The sidewalks along our street can be a test of pedestrians' initiative. This sidewalk has been constricted since last fall, and though it doesn't affect most of us, it could make things tricky for the occasional person in an electric wheel chair heading up to the shopping center. For months, I'd think of that each time I walked this sidewalk, and each time I'd do nothing about it. I know the owner who is supposed to keep this sidewalk clear. It's usually better to knock on the door and point out the problem, which homeowners often don't notice as they come and go in their cars. But he's busy with a young kid or two, and after all, it took me a few years living up the street before it dawned on me that my portion of sidewalk was partially obstructed by shrubs. Finally, I went ahead and shoveled the leaves off the sidewalk. Fifteen minutes of exercise is not to be regretted, and this newly cleared stretch has now gained positive associations to replace those pesky concerns--a victory for self and community.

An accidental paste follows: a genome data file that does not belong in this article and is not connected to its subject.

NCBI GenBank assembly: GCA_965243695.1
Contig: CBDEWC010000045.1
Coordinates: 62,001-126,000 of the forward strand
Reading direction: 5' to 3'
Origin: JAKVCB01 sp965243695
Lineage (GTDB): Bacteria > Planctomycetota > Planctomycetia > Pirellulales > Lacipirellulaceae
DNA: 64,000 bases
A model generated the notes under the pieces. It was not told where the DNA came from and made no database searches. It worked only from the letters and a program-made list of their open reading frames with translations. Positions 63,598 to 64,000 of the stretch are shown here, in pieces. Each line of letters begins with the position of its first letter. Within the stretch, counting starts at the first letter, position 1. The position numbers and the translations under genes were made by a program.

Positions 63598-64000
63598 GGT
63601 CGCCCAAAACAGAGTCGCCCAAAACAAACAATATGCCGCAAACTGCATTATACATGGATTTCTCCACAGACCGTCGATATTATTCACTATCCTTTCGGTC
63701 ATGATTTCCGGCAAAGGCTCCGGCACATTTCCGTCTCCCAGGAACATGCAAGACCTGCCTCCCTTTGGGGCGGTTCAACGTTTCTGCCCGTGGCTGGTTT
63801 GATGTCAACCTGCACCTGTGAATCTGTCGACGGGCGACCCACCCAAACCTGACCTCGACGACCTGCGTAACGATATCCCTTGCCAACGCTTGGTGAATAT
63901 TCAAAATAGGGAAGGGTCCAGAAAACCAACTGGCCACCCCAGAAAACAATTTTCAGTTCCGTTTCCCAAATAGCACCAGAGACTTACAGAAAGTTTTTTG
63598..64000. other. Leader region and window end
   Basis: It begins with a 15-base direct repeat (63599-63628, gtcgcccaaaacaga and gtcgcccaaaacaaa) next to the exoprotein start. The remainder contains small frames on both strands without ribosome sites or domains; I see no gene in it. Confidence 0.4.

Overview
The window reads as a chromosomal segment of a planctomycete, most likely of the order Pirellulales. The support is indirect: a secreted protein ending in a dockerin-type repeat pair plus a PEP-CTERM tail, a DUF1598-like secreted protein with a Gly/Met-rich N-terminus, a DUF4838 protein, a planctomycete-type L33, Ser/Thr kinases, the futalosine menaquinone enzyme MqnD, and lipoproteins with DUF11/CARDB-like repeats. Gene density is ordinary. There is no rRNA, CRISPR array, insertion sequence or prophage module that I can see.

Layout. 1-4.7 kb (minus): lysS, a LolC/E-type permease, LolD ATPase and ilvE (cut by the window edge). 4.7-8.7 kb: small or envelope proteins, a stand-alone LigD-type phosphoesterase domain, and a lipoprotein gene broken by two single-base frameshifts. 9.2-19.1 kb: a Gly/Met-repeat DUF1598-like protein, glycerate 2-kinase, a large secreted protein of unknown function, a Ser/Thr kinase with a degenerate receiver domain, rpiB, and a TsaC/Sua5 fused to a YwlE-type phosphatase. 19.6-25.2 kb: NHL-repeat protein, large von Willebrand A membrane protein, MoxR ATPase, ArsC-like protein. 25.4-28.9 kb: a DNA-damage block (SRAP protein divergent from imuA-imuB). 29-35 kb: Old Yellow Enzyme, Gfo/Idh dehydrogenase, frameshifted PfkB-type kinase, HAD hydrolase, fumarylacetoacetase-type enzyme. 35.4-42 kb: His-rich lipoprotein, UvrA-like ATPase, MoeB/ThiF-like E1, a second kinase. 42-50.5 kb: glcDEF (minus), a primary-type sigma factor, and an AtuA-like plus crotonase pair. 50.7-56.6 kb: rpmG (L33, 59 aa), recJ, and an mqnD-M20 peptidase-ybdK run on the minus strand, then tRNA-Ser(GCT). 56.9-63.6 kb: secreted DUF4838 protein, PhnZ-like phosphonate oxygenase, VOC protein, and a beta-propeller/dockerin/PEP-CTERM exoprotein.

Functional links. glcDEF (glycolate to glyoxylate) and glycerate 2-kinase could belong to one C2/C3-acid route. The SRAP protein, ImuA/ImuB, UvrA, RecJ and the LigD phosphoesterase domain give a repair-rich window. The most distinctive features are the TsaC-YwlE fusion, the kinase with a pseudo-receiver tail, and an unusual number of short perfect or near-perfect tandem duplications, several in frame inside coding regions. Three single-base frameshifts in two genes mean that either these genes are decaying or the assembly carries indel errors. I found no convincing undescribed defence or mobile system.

Here's another recurrent obstruction, across the street. Most of the bamboo stems returned to vertical after the storm, but one stem remained hanging over the sidewalk for days. Rather than intervene, I made it into an experiment, a test of citizenship and community spirit, to see whether any pedestrian would actually take the initiative and break the stem off, to solve this annoying problem in a small corner of Princeton's commons. Several days passed, with each pedestrian walking around it, before one finally took a few seconds of extra time to pin it back where it wouldn't obstruct those that followed.
For virtual nature walks identifying the diverse intrusive foliage along blocked Princeton sidewalks, see A Portrait of Sidewalk Neglect and a Weedful, Needful Sidewalk.